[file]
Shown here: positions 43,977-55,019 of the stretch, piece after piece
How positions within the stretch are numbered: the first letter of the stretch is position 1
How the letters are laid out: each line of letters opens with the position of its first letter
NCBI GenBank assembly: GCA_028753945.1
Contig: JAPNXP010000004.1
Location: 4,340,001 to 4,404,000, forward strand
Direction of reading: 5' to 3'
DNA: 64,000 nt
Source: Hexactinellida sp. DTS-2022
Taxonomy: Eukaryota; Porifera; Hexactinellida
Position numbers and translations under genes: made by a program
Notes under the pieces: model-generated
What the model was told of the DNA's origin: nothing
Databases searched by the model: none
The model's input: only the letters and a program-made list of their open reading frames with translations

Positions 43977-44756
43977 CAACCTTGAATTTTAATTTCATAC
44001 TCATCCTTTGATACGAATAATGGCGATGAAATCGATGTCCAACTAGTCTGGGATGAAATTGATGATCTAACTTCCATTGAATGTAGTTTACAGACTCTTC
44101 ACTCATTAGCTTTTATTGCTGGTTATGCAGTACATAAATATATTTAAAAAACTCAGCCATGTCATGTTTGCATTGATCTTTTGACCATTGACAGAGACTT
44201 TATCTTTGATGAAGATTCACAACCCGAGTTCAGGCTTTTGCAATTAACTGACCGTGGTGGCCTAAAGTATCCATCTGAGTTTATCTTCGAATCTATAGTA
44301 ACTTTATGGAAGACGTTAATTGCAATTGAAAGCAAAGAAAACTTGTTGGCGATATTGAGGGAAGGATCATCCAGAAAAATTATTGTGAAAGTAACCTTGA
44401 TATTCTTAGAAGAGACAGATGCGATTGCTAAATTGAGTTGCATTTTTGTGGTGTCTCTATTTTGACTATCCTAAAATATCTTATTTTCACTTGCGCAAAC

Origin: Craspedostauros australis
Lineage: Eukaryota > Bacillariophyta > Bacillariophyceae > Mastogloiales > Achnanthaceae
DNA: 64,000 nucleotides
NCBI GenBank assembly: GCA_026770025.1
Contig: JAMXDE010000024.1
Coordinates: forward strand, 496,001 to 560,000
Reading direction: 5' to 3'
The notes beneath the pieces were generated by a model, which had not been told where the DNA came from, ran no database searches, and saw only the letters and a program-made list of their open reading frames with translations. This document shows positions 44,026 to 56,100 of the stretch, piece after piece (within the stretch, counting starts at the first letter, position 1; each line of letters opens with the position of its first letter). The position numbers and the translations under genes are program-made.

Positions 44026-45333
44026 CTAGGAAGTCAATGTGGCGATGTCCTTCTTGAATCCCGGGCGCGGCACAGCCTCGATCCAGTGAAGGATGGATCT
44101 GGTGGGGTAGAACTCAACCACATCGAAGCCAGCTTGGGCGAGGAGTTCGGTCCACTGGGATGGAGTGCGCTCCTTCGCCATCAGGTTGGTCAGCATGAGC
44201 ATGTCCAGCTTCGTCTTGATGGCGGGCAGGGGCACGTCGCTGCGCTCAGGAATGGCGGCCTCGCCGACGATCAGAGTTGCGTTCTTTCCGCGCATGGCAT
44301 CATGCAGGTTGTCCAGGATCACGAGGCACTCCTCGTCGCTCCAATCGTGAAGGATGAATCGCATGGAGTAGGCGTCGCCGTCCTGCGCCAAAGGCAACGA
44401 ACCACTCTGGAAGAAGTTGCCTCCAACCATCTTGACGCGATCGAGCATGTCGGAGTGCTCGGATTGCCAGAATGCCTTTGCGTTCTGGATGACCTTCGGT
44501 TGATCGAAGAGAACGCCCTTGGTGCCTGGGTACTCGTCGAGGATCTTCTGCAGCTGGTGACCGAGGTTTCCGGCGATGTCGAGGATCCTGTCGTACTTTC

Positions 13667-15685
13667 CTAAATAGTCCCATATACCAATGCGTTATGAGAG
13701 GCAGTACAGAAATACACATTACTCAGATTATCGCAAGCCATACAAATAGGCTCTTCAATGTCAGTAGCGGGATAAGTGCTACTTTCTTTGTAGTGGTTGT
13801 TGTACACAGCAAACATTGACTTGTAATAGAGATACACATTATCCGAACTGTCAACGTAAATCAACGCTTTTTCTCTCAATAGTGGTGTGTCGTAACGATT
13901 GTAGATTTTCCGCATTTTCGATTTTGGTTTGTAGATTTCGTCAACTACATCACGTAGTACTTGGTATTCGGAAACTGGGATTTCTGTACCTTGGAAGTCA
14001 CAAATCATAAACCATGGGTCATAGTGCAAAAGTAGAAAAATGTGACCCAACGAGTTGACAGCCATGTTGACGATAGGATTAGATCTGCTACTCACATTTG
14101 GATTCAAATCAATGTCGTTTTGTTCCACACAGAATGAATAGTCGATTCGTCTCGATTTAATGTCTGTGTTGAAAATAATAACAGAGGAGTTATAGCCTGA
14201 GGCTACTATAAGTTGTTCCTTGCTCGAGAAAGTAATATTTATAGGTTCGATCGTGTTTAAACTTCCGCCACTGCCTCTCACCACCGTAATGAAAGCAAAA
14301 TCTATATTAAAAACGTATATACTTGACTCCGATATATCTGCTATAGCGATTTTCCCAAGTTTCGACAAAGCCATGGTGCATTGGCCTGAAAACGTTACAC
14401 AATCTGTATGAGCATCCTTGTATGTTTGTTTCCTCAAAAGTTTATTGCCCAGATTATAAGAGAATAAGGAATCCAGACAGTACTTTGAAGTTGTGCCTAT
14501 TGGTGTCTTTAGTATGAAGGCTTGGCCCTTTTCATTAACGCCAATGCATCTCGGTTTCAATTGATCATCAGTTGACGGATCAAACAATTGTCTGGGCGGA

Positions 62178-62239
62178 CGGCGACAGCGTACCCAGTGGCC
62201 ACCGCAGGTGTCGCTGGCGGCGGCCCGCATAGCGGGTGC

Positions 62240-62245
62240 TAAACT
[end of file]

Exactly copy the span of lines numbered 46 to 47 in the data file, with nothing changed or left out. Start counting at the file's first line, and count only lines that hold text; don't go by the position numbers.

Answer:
14301 TCTATATTAAAAACGTATATACTTGACTCCGATATATCTGCTATAGCGATTTTCCCAAGTTTCGACAAAGCCATGGTGCATTGGCCTGAAAACGTTACAC
14401 AATCTGTATGAGCATCCTTGTATGTTTGTTTCCTCAAAAGTTTATTGCCCAGATTATAAGAGAATAAGGAATCCAGACAGTACTTTGAAGTTGTGCCTAT